Wednesday, September 30, 2009

Your Deficit Feathers At Work

Government finances are in a parlous state. The 12-month running budget deficit has grown to an astonishing 1.5 trillion dollars, a number so large in the normal context of "money" that it makes dollar signs entirely meaningless. We might as well call them chicken feathers dropping from madly twirling helicopters.

Treasury Deficit Reaches 1.5 Trillion Feathers

This monstrous deficit has not come about so much because of a shortfall in receipts; rather, it is outlays that are ramping up - vertically. Since September 2007 annual receipts are down 15.5%, but outlays are up by 34.6%. The result is a chart that looks like a snake with its jaws spread wide open to accommodate its oversized lunch (that's us).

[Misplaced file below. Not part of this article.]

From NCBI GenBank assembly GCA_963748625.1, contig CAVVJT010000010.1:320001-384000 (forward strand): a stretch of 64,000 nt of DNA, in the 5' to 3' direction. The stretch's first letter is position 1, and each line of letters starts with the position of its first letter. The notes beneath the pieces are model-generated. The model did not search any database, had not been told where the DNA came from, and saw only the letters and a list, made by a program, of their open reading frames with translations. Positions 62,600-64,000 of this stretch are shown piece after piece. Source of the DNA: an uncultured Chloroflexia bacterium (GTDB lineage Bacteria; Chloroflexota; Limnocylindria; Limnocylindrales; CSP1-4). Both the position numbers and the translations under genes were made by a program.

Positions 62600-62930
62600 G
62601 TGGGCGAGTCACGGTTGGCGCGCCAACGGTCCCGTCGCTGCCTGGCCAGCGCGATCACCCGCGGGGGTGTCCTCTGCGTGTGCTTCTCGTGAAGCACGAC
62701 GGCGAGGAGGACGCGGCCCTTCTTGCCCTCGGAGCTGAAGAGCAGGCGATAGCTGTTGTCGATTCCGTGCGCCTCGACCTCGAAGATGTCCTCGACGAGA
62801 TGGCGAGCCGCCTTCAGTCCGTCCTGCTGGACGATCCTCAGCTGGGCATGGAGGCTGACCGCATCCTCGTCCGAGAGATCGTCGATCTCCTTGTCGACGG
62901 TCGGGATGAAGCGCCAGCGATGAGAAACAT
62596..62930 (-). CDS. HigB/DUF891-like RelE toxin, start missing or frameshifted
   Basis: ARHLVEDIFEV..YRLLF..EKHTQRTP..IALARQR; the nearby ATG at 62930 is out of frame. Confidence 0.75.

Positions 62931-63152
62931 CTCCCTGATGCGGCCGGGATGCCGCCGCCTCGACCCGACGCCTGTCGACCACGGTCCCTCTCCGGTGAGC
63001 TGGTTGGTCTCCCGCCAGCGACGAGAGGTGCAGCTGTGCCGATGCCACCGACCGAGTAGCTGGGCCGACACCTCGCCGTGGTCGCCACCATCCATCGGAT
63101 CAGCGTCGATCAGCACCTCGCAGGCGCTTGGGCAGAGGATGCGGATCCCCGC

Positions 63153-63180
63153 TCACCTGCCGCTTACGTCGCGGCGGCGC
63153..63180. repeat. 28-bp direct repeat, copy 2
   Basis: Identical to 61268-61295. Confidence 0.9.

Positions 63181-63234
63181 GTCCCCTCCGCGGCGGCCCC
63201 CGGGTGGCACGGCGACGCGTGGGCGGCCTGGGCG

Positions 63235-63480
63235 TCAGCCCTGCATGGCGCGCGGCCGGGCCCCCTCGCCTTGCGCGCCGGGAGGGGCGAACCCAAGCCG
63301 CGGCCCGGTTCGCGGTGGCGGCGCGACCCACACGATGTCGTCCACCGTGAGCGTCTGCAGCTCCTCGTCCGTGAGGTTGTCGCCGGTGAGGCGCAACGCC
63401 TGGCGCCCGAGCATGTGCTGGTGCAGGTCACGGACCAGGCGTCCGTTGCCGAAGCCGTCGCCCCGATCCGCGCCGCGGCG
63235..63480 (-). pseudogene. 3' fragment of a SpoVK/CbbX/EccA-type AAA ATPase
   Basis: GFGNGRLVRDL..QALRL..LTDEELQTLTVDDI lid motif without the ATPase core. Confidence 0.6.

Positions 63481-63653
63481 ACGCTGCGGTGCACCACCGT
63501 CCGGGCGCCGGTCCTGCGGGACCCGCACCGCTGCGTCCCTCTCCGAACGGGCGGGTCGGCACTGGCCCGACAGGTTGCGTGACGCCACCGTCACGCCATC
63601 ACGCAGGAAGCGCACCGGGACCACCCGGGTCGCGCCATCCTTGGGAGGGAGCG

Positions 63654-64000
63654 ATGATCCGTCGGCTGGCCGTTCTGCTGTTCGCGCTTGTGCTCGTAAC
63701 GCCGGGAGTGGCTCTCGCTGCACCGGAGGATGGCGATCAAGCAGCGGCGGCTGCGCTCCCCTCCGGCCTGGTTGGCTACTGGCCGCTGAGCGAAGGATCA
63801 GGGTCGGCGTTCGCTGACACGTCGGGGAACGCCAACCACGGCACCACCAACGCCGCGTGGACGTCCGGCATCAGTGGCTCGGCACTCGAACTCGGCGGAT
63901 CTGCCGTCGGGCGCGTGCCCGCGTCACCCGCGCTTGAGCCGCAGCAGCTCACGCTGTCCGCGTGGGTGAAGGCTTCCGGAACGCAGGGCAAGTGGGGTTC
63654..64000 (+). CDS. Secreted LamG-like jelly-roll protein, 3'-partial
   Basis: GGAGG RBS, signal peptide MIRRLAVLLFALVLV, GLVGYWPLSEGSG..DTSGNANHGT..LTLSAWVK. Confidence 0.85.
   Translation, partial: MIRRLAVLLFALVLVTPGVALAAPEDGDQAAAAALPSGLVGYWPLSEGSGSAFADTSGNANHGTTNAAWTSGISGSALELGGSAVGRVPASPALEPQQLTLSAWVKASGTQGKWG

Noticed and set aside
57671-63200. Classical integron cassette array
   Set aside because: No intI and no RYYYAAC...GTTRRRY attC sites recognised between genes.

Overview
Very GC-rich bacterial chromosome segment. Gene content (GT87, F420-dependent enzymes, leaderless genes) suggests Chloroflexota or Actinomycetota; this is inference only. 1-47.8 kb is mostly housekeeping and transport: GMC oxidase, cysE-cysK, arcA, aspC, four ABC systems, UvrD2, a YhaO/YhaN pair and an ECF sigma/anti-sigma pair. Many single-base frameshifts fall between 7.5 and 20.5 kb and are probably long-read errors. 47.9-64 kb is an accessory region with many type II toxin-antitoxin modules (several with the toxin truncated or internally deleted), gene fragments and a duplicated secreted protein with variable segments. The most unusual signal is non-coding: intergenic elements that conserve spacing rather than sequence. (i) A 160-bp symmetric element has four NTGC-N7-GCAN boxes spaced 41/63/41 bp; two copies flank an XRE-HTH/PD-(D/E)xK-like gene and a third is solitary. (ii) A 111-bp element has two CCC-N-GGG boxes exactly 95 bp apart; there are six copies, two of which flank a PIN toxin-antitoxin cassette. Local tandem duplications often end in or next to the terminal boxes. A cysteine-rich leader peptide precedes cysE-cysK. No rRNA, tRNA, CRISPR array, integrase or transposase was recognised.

The Deficit Snake

Deficit as a percentage of revenue is now at a record 70%, double the previous high reached in 1983.

Where is the extra spending going? In just the 11 months of the current 2009 fiscal year (it ends in September) outlays have increased by 512 billion versus the same period last year. The major spending increases from 2008 are shown in the chart below:

Where The Extra "Feathers" Went

The Treasury's Troubled Assets Relief Program (TARP i.e. direct bailouts for the financial sector) is by far the largest user of extra feathers at a massive 175 billion and accounts for a full 1/3 of the additional spending. By comparison, spending on all other economic recovery programs increased by less than half that. Interestingly, spending on education dropped by 10 billion.